Which brings me to the focus of this post. A couple of weeks ago Dave Moore reviewed Tim Keller’s most recent book Making Sense of God and I knew immediately that I had to get this book and probably blog through it (Dave’s review: Tim Keller’s Newest).
We live in an increasingly secular culture, although not (as Keller points out in his first chapter) and increasingly secular world. Keller, referencing Charles Taylor (A Secular Age), points out that there are at least three uses of the term secular. A person can be secular, a society can be secular, and an age can be secular.
A secular society is one in which there is a separation of religion and the state. No religious faith is privileged by the government and the most powerful cultural institutions. … A secular person is one who does not know if there is a God or any supernatural realm beyond the natural world. Everything in this view has a scientific explanation. … A “secular age” is one in which all the emphasis is on the saeculum, on the here-and-now, without any concept of the eternal. (pp. 2-3)
In a secular society most individuals could be religious – but of a variety of different perspectives. A secular age, in the air we breath and the water we drink, will permeate even those who are religious, and “thin out” faith.
In the Western world (e.g. North America, Europe, Australia, New Zealand and probably some other places as well) we are in the midst of or entering what is probably best designated a secular age. Religion is not dying out, but the general cultural perspective has definitely undergone a massive shift. This is especially true among those with at least a college education. Keller suggests that religion is not on the decline in the US – the apparent decline is among those for whom religion is a choice rather than an inherited community. In one sense this is hard to argue against – but declines (as indicated in the previous post None and Fine With It ) are hitting even denominations that emphasize the importance of personal choice and a personal God. If a secular age “thins out” faith, it will eventually diminish the ranks of the faithful.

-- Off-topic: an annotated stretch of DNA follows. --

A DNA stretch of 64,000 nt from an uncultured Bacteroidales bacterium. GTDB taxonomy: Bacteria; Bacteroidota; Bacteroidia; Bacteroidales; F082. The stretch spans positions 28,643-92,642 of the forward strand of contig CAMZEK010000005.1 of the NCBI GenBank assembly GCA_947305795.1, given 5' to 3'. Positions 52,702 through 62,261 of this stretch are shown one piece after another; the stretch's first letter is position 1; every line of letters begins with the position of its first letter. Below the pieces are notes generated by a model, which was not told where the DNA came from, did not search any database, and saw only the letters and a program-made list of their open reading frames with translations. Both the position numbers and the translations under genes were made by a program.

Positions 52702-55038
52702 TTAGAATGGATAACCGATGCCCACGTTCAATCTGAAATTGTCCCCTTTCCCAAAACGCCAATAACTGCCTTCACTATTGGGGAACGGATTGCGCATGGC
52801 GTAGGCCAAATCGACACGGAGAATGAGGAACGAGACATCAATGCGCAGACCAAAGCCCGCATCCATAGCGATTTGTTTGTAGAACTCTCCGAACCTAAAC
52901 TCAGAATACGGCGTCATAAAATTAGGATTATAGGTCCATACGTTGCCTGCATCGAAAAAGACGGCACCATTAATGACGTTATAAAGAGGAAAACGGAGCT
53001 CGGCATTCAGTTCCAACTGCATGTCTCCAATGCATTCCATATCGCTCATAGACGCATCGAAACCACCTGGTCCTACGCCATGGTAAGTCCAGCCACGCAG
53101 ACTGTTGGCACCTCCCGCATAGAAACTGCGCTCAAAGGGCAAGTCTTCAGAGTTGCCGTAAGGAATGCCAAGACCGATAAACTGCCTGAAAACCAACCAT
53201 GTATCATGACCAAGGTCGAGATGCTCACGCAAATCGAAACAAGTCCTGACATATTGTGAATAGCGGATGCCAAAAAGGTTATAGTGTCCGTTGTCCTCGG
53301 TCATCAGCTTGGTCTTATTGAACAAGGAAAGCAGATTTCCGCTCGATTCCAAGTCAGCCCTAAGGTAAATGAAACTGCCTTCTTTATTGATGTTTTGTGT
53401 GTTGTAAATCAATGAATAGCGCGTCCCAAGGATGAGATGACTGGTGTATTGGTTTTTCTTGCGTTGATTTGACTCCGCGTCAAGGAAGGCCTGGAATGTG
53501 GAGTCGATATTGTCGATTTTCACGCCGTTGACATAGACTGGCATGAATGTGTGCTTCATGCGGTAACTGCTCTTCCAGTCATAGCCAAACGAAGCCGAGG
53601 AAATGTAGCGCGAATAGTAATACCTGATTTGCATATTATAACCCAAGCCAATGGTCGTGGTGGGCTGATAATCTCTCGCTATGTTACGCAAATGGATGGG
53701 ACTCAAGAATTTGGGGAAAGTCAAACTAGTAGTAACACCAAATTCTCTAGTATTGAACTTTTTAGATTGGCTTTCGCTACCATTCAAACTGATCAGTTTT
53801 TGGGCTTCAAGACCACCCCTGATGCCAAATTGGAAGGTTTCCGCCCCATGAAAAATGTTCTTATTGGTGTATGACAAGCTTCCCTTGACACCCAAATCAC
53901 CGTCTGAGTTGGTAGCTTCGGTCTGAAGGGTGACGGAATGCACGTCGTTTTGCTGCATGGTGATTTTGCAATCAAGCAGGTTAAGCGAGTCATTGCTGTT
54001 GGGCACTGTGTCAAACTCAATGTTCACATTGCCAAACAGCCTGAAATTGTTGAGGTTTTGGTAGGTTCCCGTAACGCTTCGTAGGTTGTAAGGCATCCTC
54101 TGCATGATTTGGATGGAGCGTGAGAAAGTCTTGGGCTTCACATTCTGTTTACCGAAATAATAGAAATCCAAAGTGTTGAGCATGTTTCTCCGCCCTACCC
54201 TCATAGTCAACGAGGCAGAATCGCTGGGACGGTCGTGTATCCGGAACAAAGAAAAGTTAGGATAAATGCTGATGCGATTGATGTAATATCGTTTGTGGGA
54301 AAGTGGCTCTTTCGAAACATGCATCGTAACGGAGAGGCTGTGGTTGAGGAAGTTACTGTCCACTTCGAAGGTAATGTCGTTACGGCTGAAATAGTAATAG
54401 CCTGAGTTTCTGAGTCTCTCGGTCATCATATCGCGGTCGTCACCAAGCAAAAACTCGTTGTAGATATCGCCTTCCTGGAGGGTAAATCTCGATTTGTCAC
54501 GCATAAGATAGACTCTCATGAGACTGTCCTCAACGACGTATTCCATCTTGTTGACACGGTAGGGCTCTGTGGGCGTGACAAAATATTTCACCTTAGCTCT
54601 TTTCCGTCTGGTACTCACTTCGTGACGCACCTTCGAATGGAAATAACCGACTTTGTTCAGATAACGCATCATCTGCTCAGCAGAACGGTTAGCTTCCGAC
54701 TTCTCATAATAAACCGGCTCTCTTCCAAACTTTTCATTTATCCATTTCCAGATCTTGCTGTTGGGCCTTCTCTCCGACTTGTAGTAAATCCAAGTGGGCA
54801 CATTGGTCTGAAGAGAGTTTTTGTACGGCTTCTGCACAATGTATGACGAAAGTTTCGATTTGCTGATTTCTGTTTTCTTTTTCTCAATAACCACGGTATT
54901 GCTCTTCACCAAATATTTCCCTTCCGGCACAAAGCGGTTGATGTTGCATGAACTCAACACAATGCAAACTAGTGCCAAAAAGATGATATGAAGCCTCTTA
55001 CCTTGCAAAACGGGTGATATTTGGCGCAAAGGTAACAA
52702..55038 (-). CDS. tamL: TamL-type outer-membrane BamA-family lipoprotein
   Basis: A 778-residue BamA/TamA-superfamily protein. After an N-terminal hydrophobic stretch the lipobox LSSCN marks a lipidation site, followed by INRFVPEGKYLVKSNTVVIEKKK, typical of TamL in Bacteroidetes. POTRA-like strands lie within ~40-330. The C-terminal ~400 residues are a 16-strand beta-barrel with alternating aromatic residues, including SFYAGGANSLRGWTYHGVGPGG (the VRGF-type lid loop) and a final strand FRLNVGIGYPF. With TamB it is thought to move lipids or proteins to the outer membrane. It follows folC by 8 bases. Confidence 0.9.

One important question, then, is how to be a witness for the gospel in this secular age. A second, equally important, question is how to give Christians the tools to thrive in this age. It is hard to thrive when on the defensive or in perpetually uncertain. In almost 30 years of ministry in Manhattan, Tim Keller has wrestled with the questions raised by people in the city. New York is not a particularly religious city and Manhattan is the least religious borough. I have found it hard to find good statistics though. Numbers vary dramatically, depending on how one defines religion. The education level is high (59% of adults over 25 with Bachelor’s degree or more compared with 29% for the whole country, data from the 2010 census), although not as high as my community (which rounds to 71% ), and education feeds into the secular feel of our age.
Tim Keller’s invitation to the skeptical is directed toward this educated audience. He has insights worth listening to and bringing up for discussion. Chapter 2: Isn’t Religion Based on Faith and Secularism on Evidence? will allow us to dive into the deep water. The same commenter quoted at the top of this post noted on None and Fine With It:
The evidence is the evidence, and science follows the evidence. Christianity comes to the evidence with a preconceived premise that there is a supernatural creator, which then biases all the conclusions that follow.
And later in response to another commenter:
But as to the supernatural – it is normal to adopt the null hypotheses.
“Bottom line, we are all living by faith.” No – we are not. Faith is an utter failure as an epistemology. You might live accordingly, but I do not – nor do many others.
Let’s see where Keller takes us in response.
Are we living in a secular age?
If so, what impact does this have on the mission and ministry of the church?